Spa treatment becoming less affordable for Czechs
For many years getting spa treatment covered by the state was one of the benefits afforded by health sector and all one needed to do was ask one’s doctor, citing a real or imaginary problem that a month of pampering at one of the country’s famous spas would put right. Since the 1990s a gradual overhaul of the health sector has made it increasingly difficult to avail oneself of this luxury and a new directive introduced as of October 1st has drawn a sharp line between those who really need spa treatment and those who are just there for the pampering.
The number of spa treatments recommended by doctors –and thereby covered by health insurance companies – have halved since 2010. Now the introduction of a new directive will make spa treatment an even bigger luxury. According to the new rules the length of spa treatment paid for by insurance companies will be reduced from 4 to 3 weeks. Spa treatment will only be available once in two years and for some health problems that have been treated in spas in the past they will not be available at all. Many older Czechs are groaning, but deputy health minister Ferdinand Polák says this is not withholding proper care to those who need it.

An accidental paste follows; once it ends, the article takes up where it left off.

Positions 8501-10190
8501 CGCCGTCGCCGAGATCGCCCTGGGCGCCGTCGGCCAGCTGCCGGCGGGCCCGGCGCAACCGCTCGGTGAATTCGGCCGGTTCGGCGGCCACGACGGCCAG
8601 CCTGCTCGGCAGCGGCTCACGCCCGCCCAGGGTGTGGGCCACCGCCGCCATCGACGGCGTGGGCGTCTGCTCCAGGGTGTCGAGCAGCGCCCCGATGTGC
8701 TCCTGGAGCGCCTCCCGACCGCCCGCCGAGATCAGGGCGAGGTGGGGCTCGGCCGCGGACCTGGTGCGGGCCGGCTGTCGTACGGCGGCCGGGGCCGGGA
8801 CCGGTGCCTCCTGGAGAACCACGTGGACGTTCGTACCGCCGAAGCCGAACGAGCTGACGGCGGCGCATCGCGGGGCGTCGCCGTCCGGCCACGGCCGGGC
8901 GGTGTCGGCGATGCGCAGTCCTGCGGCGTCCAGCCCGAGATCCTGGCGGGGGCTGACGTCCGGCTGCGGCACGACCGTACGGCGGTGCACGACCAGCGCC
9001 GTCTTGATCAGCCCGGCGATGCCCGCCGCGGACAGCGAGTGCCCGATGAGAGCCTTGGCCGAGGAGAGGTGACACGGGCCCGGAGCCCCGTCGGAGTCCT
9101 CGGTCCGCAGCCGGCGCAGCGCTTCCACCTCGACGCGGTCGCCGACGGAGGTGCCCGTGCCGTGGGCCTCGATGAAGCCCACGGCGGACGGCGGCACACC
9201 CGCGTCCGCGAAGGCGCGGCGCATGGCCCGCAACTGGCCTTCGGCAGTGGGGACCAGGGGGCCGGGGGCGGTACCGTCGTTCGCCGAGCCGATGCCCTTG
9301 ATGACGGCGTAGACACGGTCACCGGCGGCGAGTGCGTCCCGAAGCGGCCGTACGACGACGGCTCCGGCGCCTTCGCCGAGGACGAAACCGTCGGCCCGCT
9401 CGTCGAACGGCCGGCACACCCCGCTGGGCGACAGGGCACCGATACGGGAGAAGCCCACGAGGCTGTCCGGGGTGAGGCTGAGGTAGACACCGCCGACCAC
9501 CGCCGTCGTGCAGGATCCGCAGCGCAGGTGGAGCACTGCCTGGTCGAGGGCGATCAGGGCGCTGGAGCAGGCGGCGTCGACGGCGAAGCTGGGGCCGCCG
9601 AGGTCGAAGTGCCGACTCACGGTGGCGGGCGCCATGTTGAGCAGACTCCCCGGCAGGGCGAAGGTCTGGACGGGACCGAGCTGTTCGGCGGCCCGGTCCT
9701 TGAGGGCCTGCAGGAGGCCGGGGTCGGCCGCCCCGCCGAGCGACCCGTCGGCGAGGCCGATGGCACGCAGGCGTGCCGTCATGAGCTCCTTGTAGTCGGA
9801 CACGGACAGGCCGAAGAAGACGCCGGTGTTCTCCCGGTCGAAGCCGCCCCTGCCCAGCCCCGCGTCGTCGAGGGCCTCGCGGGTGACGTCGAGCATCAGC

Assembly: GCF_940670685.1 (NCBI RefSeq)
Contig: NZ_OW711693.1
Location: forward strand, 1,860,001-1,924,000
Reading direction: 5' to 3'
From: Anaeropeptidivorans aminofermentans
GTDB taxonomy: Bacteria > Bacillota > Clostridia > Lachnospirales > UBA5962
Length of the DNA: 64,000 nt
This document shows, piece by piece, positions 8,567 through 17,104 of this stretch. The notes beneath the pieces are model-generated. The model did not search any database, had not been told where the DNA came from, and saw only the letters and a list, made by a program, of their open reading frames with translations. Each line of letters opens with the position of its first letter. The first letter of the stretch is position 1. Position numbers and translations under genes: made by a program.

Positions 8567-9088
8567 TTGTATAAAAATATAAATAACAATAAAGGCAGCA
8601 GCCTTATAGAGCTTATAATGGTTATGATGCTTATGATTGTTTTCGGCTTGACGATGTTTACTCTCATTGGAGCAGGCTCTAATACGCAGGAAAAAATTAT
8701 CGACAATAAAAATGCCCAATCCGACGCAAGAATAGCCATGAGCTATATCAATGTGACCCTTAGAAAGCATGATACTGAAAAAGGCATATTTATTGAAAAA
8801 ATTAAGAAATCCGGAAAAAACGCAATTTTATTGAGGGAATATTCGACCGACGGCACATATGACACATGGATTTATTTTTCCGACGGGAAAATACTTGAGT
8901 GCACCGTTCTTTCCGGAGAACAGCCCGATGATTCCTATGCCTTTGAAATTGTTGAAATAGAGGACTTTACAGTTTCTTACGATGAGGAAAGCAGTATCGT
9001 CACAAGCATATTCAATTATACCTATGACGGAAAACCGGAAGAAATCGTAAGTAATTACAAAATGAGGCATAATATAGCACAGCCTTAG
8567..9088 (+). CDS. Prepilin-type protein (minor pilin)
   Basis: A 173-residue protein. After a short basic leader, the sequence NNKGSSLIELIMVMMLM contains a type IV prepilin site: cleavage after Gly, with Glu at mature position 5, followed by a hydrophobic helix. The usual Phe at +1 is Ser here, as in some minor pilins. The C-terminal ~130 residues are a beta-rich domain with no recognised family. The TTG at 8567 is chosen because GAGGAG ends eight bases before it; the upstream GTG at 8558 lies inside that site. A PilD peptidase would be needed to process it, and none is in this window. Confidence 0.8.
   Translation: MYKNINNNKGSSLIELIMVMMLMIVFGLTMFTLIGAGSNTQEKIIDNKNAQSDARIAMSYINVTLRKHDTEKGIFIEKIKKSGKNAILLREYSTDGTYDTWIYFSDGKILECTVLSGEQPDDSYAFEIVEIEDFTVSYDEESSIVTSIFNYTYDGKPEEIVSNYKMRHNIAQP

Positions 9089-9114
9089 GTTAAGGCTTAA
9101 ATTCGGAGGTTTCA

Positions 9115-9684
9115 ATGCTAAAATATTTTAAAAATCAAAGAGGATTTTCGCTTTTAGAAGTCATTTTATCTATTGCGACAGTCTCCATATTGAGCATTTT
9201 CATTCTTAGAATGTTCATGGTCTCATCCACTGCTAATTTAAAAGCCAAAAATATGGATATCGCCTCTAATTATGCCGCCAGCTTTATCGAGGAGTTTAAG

The tighter net is expected to save more than half a billion crowns annually and it is not only patients who feel hard-done-by. The country’s large network of spas which offers a cure for numerous ailments will be hard hit and spas which have not branched out into wellness services may be in big trouble. The president of the Association of Czech Spas Eduard Bláha says the last two years have been increasingly difficult.
“We have all gradually been laying off staff and there are some spas that have had problems paying their employees’ wages.”